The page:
As July comes to a close, it has turned out to be a good month. While the rainfall was not what we hoped for it still managed to keep the flows ok in the small streams. I have been fishing a tailwater for the most part in July but still managed to fish a small stream from time to time. This stream was a cool 64 degrees, and with low, clear water it was tough convincing a brookie to take.
I have been doing some prospecting this month, trying to locate another wild brook trout stream. Well I may have found one. I was a thin blue line on the map and I was encouraged by it's location. Yesterday I paid a visit to it.
After parking I walked into the woods. The hemlocks and hardwoods made for a dark walk. Soon I could hear the brook, its waters sounding, telling me its here. As I got closer I could see there was a drop off, and sure enough there it was.
I climbed down, or should I say slid down to the stream. It was beautiful. Good flow and a temp taken showed 66. I thought this may be a gem. I cast a fly into a nice run and quickly had a strike. This happened several times and I soon realized these were mini brookies. The stream was full of them, all to small to take the fly.
A pristine habitat, but so very harsh. Having fished many streams like this I knew there would be a bigger fish somewhere in this stream.
As I moved upstream I glanced up to the rocks above,"did I climb down that".
I continued fishing and taking all the beauty that was this stream. The fly kept producing a few hits, and even managed to hook one of the small residents.
Persistence paid off. In a tight wedge of the stream near a woody clump a wild brook trout took the Bomber. He was worth the effort. I will visit this stream again, perhaps this fall. I know the colors will be beautiful.
Nice find. I'll have to start pouring over the map and see if I can find some gems as well.ReplyDelete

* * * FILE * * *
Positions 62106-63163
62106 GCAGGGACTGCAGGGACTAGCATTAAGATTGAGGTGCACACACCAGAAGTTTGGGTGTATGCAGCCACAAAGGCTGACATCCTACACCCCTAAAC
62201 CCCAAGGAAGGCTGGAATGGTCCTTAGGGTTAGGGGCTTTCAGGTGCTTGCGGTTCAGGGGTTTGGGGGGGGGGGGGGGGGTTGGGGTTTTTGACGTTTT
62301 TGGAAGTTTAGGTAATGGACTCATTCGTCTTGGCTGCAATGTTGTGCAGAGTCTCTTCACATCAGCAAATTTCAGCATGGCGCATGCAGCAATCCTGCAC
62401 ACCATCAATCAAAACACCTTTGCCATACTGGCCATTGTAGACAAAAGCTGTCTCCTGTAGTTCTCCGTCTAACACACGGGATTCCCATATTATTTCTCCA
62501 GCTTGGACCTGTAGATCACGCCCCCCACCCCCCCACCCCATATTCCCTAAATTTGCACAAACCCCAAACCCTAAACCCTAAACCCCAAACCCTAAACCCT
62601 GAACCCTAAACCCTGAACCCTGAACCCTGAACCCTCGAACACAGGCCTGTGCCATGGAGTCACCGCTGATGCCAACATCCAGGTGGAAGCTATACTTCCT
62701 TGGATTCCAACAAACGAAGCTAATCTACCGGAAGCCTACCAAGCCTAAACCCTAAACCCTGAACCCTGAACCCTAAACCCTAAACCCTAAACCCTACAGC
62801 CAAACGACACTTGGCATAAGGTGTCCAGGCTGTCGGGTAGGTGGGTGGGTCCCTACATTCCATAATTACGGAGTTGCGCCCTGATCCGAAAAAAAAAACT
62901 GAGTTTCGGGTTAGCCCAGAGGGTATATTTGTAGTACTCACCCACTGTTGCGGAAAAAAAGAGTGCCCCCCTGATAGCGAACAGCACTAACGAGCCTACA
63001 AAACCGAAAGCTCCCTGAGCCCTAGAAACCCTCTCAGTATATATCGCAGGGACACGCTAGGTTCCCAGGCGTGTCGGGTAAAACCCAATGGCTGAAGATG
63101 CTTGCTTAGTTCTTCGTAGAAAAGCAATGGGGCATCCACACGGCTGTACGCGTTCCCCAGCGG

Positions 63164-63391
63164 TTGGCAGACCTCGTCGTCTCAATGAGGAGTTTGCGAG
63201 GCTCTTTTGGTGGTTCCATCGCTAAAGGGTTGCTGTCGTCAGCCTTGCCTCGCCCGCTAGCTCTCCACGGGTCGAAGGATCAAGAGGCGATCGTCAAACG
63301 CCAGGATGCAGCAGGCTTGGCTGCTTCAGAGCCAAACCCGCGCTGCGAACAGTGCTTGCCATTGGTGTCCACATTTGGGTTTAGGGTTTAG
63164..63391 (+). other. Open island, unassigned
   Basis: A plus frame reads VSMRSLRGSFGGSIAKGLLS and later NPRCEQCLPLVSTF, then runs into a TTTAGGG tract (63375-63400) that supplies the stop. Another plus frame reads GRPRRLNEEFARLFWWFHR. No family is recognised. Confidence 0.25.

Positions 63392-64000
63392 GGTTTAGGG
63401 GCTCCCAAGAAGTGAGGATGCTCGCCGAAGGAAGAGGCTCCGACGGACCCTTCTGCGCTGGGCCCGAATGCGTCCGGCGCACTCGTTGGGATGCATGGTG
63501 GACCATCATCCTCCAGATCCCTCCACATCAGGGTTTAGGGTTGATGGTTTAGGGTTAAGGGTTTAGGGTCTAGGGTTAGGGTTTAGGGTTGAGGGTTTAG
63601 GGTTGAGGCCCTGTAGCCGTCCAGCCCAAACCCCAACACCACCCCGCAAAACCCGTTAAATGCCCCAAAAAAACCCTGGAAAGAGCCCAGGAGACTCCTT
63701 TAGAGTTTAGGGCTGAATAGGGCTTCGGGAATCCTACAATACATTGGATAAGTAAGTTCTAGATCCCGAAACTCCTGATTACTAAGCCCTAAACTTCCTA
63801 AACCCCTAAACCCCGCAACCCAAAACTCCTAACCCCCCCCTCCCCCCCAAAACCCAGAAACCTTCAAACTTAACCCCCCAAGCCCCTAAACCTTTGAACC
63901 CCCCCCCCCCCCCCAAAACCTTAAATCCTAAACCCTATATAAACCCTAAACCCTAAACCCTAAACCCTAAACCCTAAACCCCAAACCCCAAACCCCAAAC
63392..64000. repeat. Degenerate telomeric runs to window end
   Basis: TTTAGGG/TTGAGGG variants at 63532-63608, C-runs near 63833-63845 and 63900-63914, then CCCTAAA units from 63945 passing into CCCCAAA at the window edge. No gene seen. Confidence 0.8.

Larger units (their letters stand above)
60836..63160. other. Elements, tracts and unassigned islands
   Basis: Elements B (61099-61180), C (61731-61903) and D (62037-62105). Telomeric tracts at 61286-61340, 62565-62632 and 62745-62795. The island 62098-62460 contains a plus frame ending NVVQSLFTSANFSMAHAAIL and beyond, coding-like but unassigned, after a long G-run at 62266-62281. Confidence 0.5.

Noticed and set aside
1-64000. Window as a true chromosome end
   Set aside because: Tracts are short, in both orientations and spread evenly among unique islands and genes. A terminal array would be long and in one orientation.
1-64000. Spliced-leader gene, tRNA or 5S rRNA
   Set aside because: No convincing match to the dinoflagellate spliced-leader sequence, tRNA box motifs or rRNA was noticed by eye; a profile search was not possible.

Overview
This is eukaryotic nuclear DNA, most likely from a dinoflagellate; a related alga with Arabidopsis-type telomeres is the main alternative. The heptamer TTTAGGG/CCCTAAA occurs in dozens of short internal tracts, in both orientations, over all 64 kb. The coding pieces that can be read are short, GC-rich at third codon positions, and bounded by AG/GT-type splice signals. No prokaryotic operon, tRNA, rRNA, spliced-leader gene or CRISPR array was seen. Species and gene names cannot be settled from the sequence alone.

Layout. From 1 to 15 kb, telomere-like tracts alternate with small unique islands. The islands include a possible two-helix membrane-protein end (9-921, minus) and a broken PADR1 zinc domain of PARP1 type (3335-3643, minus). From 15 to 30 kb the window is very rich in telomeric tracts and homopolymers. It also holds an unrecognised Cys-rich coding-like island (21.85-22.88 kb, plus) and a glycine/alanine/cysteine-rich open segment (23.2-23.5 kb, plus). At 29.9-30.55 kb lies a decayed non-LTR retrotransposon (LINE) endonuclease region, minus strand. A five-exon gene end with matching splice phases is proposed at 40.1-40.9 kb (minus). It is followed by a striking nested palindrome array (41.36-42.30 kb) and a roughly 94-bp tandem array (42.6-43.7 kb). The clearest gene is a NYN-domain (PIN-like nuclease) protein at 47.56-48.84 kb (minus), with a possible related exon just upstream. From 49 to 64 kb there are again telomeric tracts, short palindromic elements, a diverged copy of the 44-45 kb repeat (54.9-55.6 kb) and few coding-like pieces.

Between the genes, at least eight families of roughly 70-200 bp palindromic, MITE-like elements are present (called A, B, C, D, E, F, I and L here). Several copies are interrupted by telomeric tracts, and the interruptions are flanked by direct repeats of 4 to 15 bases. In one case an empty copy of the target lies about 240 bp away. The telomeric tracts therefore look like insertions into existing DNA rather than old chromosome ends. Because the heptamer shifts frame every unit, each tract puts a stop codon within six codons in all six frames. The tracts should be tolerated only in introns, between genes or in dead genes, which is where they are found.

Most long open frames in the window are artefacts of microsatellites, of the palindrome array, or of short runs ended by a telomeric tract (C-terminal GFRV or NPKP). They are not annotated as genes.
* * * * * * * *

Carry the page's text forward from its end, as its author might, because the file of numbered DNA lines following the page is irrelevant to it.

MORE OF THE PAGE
Good idea, finding them is only part of it. The fun is exploring them.
Looks nice...I bet that photo did not do justice to the descent you had to make.ReplyDelete
Your right, much steeper.
Love those dark forested streams! I believe the red wildflower is a cardinal flowerReplyDelete
They are sure pretty. Cardinal flower, thanks.
When I view your great photos, something deep in my brain "lights up." Must be like what the meth addict feels, but I get to keep my teeth.ReplyDelete
That's one wild way of putting it.
In your view what is the best map out there to find gems like you found?
Great pictures and I like the new header too.
I use the DeLorme Atlas and Gazetteer.
It's a streamer. I'll post more about it soon.
I will pick one up.
I am fascinated every time I can find such a beautiful fish in such a "thin blue line". To me, the moss covered logs in a grove of hemlocks just adds more for me to appreciate. Nice job.ReplyDelete
I'm in total agreement on both.
There's nothing quite as special as discovering a new piece of water and then proceeding to fool the quarry you had hoped would live there!!ReplyDelete
It's a nice feeling for sure.
Very Nice Al, as usual you have the uncanny ability to find such gems!!ReplyDelete
Once in awhile I get lucky and the fish are there.
But it's fun prospecting.
Low, clear water is tough to fish no doubt. It's always fun exploring new waters, you sometimes get the feeling you've discovered something that nobody else knows about. It's not always true but it's nice to think it.ReplyDelete
Thanks for taking us along on your discovery..good job there Brk TrtReplyDelete